BADR, ABDELFATTAH1,2*, HANAA H. EL SHAZLY1,3, HADDAD EL RABEY4, and LINDA E. WATSON1. 1Botany Department, Miami University, Oxford, OH 45056, USA; 2Botany Department, Faculty of Science, Tanta University, Egypt; 3Department of Biological and Geological Sciences, Ain Shams University, Egypt; 4Genetic Engineering Research Institute, Menoufia University, Egypt. - DNA amplified fragment length polymorphisms and the relationships of Lathyrus(Fabaceae).
DNA amplified fragment length polymorphisms in 37 taxa representing 18
species of Lathyrus (Fabaceae) were analyzed by distance
methods and the resulting trees were used to reassess the
classification of the examined species. The majority of the examined
taxa represent section Lathyrus (27 taxa; 12 species), but ten
taxa representing three other sections were also included in this
study. The analysis of AFLPs demonstrated very clearly a close
affinity among taxa of the same species confirming the existence of
genetic basis for the taxonomic identity of the examined species. The
analysis delimited the studied species in three groups, two of which
may be regarded as one super group that comprised the species of
section Lathyrus. In this section, L. cicera, L. hirsutus,
L. gorgoni and L. sativus formed one group. In the second
group of this section L. annuus, L. blepharicarpus and L.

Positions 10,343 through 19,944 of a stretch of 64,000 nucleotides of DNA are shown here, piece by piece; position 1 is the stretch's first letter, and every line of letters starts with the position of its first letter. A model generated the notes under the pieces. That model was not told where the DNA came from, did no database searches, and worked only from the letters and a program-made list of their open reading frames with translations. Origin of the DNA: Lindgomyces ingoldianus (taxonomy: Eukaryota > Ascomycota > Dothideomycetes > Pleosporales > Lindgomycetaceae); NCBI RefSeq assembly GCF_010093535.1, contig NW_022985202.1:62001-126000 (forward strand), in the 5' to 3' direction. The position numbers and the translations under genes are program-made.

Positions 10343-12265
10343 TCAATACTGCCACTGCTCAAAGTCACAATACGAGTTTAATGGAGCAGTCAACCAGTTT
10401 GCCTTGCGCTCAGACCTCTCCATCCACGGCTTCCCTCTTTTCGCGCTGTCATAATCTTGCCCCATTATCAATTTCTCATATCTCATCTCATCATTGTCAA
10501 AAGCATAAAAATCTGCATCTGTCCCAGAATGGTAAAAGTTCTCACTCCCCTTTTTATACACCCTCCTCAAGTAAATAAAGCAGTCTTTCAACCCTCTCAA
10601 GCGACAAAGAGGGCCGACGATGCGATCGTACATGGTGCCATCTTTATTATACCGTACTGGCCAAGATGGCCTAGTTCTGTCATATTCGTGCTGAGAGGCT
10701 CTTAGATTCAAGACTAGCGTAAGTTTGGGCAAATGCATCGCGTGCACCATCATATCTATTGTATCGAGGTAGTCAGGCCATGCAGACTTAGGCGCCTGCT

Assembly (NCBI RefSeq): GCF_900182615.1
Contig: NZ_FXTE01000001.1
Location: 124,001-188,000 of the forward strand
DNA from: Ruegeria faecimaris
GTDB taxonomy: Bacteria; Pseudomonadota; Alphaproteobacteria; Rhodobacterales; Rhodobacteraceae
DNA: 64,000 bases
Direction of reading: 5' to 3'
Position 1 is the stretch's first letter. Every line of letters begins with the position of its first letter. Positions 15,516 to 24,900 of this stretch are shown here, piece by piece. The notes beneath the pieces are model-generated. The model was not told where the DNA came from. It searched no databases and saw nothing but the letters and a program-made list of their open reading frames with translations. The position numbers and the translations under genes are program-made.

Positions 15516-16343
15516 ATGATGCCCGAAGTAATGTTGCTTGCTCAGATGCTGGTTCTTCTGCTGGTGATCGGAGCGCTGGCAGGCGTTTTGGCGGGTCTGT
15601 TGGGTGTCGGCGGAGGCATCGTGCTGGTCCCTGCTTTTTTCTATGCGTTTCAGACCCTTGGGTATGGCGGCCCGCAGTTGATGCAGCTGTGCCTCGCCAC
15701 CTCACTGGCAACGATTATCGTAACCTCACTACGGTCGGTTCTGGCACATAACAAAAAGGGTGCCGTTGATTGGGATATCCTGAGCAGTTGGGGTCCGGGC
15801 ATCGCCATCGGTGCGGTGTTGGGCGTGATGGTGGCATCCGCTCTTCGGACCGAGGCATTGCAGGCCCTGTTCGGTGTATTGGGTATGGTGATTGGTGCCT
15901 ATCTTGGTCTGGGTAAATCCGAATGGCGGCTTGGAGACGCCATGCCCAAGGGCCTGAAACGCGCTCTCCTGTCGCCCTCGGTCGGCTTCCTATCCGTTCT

hierosolymitanus were distinguished as a subgroup from another
subgroup comprised of L. latifolius, L. marmoratus, L.
sylvestris and L. tingitanuus. In the third group, L.
aphaca of the monotypic section Aphaca was associated with
two species of section Linearicarpus, whereas L.
shaericus of the latter section was associated with two species of
section Clymenum. The AFLP analysis did not support the
separation of L. gorgoni in section Gorgania; it is
clearly a member of section Lathyrus and is closely associated
with L. sativus. AFLP data also indicated that section
Linearicarpus seems to be an unnatural group. The relationships
of the examined species, as revealed by the analysis of AFLPs, are
discussed in the light of their previous classifications based on
other lines of evidence.
Key words: AFLP, Fabaceae, Lathyrus